revealed in the Homeric poems, whether Homer lived less than a hundred
years from the heroic deeds described with such inimitable charm, or
whether he did not live at all. He wrote the book not merely to amuse
his leisure hours, but to incite students to a closer study of the works
attributed to him who alone is enrolled with the two other men now
regarded as the greatest of immortal poets. Gladstone's admiration for
Homer is as unbounded as that of German scholars for Dante and
Shakspeare. It is hardly to be supposed that this work on the heroic age
was written during the author's retirement from office; it was probably
the result of his life-studies on Grecian literature, which he pursued
with unusual and genuine enthusiasm. Who among American statesmen or
even scholars are competent to such an undertaking?

Two years after this, in 1860, Mr. Gladstone was elected Lord Rector of
the University of Edinburgh in recognition of his scholarly
attainments, and delivered a notable inaugural address on the work of

The chief duty of Mr. Gladstone during his seven years connection with
the new coalition party, headed by Lord Palmerston, was to prepare his
annual budget, or financial statement, with a proposed scheme of
taxation, as chancellor of the exchequer. During these years his fame as
a finance minister was confirmed. As such no minister ever equalled him,
except perhaps Sir Robert Peel. My limits will not permit me to go into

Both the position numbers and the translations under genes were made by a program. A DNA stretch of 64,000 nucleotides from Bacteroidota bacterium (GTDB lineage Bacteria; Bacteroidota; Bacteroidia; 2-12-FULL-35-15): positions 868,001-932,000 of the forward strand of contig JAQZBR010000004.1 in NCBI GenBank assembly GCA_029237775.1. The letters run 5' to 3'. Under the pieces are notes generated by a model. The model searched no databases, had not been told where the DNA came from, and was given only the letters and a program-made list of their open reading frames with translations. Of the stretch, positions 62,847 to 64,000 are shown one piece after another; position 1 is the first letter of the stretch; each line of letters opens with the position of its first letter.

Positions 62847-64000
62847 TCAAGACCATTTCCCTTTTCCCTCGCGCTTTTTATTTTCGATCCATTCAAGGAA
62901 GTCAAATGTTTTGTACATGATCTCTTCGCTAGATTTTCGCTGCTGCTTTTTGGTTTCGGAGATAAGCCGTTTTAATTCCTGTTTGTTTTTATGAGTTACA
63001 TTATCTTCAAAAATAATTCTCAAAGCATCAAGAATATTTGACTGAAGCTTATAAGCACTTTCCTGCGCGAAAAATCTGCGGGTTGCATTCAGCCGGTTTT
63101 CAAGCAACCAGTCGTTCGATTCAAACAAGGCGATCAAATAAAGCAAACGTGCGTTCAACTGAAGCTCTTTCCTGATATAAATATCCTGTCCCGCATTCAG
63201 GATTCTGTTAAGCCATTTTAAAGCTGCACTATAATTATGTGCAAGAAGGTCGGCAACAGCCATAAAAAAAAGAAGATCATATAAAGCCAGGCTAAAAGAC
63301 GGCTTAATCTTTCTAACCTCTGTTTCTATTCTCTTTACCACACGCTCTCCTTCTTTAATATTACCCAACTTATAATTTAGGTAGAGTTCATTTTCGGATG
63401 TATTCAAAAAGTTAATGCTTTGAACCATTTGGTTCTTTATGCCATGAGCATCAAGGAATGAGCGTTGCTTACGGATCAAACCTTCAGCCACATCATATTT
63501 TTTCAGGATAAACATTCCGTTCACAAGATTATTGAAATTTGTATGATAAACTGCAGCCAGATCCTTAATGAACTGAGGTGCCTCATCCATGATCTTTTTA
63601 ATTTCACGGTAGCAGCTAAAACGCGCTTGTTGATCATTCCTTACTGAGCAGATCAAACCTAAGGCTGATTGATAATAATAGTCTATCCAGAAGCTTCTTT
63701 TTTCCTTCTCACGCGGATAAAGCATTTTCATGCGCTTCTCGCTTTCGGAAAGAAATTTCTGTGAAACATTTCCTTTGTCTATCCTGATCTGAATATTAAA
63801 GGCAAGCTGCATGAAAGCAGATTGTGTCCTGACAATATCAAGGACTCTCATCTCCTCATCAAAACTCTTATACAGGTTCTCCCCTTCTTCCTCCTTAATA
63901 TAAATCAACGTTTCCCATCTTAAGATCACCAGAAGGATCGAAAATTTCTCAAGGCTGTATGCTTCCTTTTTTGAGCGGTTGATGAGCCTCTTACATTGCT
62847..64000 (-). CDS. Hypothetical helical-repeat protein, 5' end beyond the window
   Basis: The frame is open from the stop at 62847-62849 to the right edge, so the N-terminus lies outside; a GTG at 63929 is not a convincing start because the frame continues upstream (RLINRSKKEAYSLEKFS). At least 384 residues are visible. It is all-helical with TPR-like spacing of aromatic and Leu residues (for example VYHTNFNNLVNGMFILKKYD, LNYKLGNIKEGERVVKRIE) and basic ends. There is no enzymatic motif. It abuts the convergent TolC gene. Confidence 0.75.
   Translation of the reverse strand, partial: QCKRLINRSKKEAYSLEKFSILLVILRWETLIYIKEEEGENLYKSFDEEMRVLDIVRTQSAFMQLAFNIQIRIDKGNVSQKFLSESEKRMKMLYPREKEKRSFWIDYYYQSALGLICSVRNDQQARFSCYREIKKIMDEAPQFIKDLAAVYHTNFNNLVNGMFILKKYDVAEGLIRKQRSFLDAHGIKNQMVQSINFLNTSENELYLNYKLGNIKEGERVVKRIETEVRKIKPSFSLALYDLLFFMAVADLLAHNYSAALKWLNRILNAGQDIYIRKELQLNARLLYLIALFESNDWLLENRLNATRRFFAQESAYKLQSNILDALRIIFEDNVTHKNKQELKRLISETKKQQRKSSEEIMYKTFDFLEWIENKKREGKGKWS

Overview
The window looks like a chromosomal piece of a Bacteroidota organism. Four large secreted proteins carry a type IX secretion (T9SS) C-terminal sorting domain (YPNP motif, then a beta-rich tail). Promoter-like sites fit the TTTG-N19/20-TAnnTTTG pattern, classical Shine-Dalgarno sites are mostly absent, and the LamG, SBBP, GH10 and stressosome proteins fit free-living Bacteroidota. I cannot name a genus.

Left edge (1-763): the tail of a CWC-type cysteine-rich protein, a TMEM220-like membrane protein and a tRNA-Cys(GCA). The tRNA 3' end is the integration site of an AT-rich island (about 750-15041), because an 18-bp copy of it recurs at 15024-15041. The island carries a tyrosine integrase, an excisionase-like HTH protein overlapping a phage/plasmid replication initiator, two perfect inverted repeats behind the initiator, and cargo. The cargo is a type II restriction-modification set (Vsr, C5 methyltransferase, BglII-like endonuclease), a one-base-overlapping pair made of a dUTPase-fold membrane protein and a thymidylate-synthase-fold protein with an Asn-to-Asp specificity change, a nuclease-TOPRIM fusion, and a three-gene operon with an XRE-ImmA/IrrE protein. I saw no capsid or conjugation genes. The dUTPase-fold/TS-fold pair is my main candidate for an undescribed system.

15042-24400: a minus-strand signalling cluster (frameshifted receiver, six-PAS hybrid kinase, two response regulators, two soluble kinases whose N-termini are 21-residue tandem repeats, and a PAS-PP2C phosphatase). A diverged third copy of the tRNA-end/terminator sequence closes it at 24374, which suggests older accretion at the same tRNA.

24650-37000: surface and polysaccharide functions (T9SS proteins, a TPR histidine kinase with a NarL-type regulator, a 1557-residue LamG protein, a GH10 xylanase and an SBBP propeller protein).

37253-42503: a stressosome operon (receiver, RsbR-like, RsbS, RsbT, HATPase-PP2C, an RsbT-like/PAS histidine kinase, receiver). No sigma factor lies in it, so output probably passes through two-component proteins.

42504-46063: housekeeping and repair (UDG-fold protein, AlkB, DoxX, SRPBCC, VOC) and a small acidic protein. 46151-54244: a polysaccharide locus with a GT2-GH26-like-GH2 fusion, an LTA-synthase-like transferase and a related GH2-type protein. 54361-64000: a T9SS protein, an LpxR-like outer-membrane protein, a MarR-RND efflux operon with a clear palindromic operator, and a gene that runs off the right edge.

a minute detail of the taxes he increased and those he reduced. The end
he proposed in general was to remove such as were oppressive on the
middle and lower classes, and to develop the industrial resources of the
nation,--to make it richer and more prosperous, while it felt the burden
of supplying needful moneys for the government less onerous. Nor would
it be interesting to Americans to go into those statistics. I wonder
even why they were so interesting to the English people. One would
naturally think that it was of little consequence whether duties on some
one commodity were reduced, or those on another were increased, so long
as the deficit in the national income had to be raised somehow, whether
by direct or indirect taxation; but the interest generally felt in these
matters was intense, both inside and outside Parliament. I can
understand why the paper-makers should object when it was proposed to
remove the last protective duty, and why the publicans should wax
indignant if an additional tax were imposed on hops; but I cannot
understand why every member of the House of Commons should be present
when the opening speech on the budget was to be made by the chancellor,
why the intensest excitement should prevail, why members should sit for
five hours enraptured to hear financial details presented, why every
seat in the galleries should be taken by distinguished visitors, and all
the journals the next day should be filled with panegyrics or
detractions as to the minister's ability or wisdom.

It would seem that no questions concerning war or peace, or the
extension of the suffrage, or the removal of great moral evils, or
promised boons in education, or Church disestablishment, or threatened
dangers to the State,--questions touching the very life of the
nation,--received so much attention or excited so great interest as
those which affected the small burdens which the people had to bear; not
the burden of taxation itself, but how that should be distributed. I
will not say that the English are "a nation of shopkeepers;" but I do